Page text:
To help address the labor shortfall, a committee for the employability of older workers unveiled an advertising campaign last year showcasing a 65-year-old lifeguard, a 76-year-old assistant inventory manager and a 60-year-old salmon filleter.
“Tap Into a Wealth of Experience,” exhorted an ad plastered across the side of a bus driving through the central shopping district, featuring a 58-year-old assistant front office manager at Raffles Hotel.
“Given the tight labor market situation, you actually would find many employers coming forward to say they’re willing to hire older workers,” Senior Minister of State for Manpower Amy Khor said in parliament in September.
Older workers have found jobs in companies including Hotel Royal Plaza on Scotts, Singapore General Hospital Pte. and ComfortDelGro Corp., which runs the island’s biggest taxi service, according to the committee. The government in 2012 raised the age limit for taxi drivers to 75 from 73.
Singapore offsets part of the costs of hiring elderly workers and companies can tap government funds to redesign jobs and human resource systems for them. Older employees are especially useful for lower-skilled positions that otherwise might not be filled, said Leong at Barclays.
Cleaners, laborers and production and transport operators accounted for the highest numbers of older workers, according to a survey last year by Singapore-based DBS Bank Ltd. A majority of the elderly who were employed drew gross monthly incomes of less than S$1,500 ($1,124), it showed.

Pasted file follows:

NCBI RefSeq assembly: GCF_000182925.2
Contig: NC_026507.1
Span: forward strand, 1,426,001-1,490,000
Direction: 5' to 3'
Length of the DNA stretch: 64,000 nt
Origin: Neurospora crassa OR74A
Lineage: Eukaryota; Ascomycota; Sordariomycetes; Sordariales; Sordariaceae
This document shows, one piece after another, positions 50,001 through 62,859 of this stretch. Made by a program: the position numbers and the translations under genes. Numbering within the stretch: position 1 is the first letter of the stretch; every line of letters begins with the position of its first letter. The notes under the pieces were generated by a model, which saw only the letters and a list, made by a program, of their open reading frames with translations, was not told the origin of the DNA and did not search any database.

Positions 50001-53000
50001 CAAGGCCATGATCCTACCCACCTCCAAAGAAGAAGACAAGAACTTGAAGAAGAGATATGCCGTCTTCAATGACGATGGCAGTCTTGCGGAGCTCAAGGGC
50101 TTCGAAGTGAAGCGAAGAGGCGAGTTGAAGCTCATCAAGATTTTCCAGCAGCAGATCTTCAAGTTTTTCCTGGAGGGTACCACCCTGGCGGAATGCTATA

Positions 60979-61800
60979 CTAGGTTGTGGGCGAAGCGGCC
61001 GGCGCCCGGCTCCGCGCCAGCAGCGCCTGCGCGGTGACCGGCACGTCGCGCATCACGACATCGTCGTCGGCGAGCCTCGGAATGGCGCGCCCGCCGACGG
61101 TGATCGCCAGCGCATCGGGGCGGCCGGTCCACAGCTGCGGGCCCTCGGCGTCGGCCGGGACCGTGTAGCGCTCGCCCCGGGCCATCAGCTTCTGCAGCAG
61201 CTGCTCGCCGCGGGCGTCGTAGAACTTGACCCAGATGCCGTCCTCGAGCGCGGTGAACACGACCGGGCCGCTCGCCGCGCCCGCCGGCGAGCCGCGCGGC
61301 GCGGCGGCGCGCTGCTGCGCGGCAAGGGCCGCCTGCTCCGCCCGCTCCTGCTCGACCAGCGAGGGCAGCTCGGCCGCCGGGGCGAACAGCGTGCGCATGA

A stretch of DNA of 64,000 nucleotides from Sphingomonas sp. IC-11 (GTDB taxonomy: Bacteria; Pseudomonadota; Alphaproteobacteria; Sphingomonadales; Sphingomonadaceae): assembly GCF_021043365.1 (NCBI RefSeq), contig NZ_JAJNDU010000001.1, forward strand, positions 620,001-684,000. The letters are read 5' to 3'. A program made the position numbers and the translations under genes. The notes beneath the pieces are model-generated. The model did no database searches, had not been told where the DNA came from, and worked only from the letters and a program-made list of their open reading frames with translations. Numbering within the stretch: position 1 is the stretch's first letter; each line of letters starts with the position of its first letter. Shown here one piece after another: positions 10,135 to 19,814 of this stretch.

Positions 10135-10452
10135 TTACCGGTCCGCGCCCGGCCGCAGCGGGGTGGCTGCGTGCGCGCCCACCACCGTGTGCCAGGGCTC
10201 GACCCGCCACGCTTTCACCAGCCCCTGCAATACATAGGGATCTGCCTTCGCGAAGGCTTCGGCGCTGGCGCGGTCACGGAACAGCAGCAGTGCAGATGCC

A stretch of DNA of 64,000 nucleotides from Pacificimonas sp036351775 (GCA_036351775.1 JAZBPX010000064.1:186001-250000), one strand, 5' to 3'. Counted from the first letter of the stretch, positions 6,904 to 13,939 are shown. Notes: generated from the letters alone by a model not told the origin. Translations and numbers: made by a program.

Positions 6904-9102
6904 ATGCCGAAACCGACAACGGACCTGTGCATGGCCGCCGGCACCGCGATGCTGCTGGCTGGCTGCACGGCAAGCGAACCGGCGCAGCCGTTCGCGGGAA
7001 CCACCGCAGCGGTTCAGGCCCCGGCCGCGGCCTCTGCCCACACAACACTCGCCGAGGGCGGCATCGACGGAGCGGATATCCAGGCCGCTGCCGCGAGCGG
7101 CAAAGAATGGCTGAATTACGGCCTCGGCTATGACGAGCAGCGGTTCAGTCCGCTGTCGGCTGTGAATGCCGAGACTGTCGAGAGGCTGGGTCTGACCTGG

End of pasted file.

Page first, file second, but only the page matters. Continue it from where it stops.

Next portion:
“When you see elderly people cleaning the pavement in the middle of the day, you have to wonder if this is sustainable,” Devasahayam said. “It’s not practical to expect them to keep doing it; it’s cruel, there’s a moral dimension to it.”
About one-fifth of Singapore’s employees over 55 work part time, such as Margaret Lee, who retrained after retiring from a childcare center and now works two days a week at a school cafeteria.
“It gives me something useful to do, and some extra money to spend,” said Lee, 62, whose husband is retired. Working part time allows her to help look after her grandchildren while their parents are at work.
By 2020, more than a third of Singapore’s population will be over 50, and by 2050 the nation’s median age will be 54, according to the committee on older workers, which includes representatives from government, business and trade unions.
“It has become essential to hire older workers because of the aging population,” said Angelina Toh, co-founder of AJA Enterprises Pte, which adapts buildings to withstand bomb blasts. She said her company employs them in supervisory and marketing roles where they adjust better than foreign workers. “They’re more mature emotionally, more independent,” Toh said.
Singaporean men live more than 20 years beyond the official retirement age on average and women 25 years, the longest out of the 68 countries in the Global Sunset Index released by Bloomberg Rankings in 2013. While retirees can draw from their pension savings at 55, at least S$155,000 must be kept in the account to provide a steady income stream.
Only one in five Singapore investors is confident their pension accounts will meet their retirement needs, with 47 percent indicating the savings will be insufficient, according to a survey released in August by Toronto-based insurer Manulife Financial Corp.
Auntie Helen says the money from her job in the food court covers her daily expenses and she enjoys chatting with her younger colleagues.
“What else is there for me to do, watch TV?” she said. “I was getting bored at home.”